The 2020 ESSENCE Festival of Culture may have gone virtual this year, but it was still bigger, bolder and Blacker than ever. From wellness sessions to all-access interviews with our favorite celebrities, our Blackness was on display—and it was beautiful.
One partner, Netflix, has also proven that they continue to prioritize Black stories, making ‘Strong Black Leads’ not just an Instagram page, but a movement. During the festival, we were introduced to a few new films that were acquired by the streaming platform, all helmed by—you guessed it — Black women.
Filmmaker Radha Blank’s debut film The 40-Year-Old Version, which made history earlier this year by winning the Directing Award-U.S. Dramatic at the Sundance Film Festival, is being produced by Lena Waithe and was acquired by Netflix.
“Filmmaking and storytelling is my activism,” the award-winning director told The Real Quick‘s Danielle Young during a panel at the ESSENCE Festival of Culture‘s Entertainment All Access program.
Blank’s movie follows Radha, a newly single poet who’s reconciling with turning 40 and rejection until she ignites her first love—rapping. The 40-Year-Old Version will arrive on Netflix in the fall.
Gina Prince-Bythewood (Love & Basketball, Beyond The Lights) and Kiki Layne (If Beale Street Could Talk, Native Son) are also bringing The Old Guard to Netflix on July 10th, and discussed the project during a panel session with entertainment multi-hyphenate Gia Peppers. Netflix’s support of Blythewood—the first Black woman to direct a big-budget comic book slash action film—makes it one of the most anticipated films of the year.
She explained, “This world, this genre is something I’ve been dying to do. I love action films. There’s a narrative in Hollywood that women don’t dig action films, and don’t want to make them. That’s just not true. When this script came to me, written by Greg Rucka and based off of his comic book The Old Guard, I knew within five pages that I was in. The fact that there was this dope story that kept surprising me, and there were these two women at the center. And one being a young Black hero female—which we never get to see.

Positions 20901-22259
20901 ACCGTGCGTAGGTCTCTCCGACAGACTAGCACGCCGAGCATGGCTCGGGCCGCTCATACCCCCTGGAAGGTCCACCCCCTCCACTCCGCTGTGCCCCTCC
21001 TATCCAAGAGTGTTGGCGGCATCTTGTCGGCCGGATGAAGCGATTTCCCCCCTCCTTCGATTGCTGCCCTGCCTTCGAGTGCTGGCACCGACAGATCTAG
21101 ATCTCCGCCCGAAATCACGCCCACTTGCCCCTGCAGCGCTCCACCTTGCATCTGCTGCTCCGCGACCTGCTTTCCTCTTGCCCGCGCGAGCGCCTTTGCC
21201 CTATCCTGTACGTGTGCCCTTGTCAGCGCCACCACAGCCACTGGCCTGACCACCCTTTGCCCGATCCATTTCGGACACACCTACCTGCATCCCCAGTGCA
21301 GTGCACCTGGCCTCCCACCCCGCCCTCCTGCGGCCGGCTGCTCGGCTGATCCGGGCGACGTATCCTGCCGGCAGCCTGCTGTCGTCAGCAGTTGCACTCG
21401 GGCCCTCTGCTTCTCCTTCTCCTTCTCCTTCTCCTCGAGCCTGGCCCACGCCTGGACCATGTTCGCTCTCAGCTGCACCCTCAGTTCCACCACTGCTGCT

On her connection to the character, KiKi Layne explained, “I had no experience doing a film of this size or this genre, but listening to Gina speak, what she was committed to… was the hearts of these characters and in their depth and really getting to the core of them. And I’m like, ‘that’s something I can latch on to, that’s something I know that I could bring’ . . . [and with] her belief I would be able to tackle the physicality and all of that as well, I felt even more encouraged.”
Netflix also helped us ‘Get Lifted’ as some of the biggest names in Gospel music gathered for a much-needed praise break each week to culminate the virtual 2020 ESSENCE Festival of Culture.
In between the inspirational words and performances, superproducer Pharrell Williams brought some news that he and his uncle, Bishop Ezekiel Williams, have partnered for a Netflix docuseries rooted in gospel music. Faith-based author and producer Devon Franklin spoke with them about what sparked the joint project, which will seek out undiscovered talent to help build a gospel choir in Virginia.
On the inspiration for their upcoming series, Bishop Williams says, “In this difficult time, every good and perfect gift comes from above, from the father of lights. And at the end of the day, it’s during the difficult times that those who are creative are able to produce some of the most ingenious things that we will ever witness.”
Pharrell Williams added: “Your creativity is a gift. And because it’s a gift, it’s meant to be shared.”
For more information on Netflix’s ‘Strong Black Lead’ programming follow them here.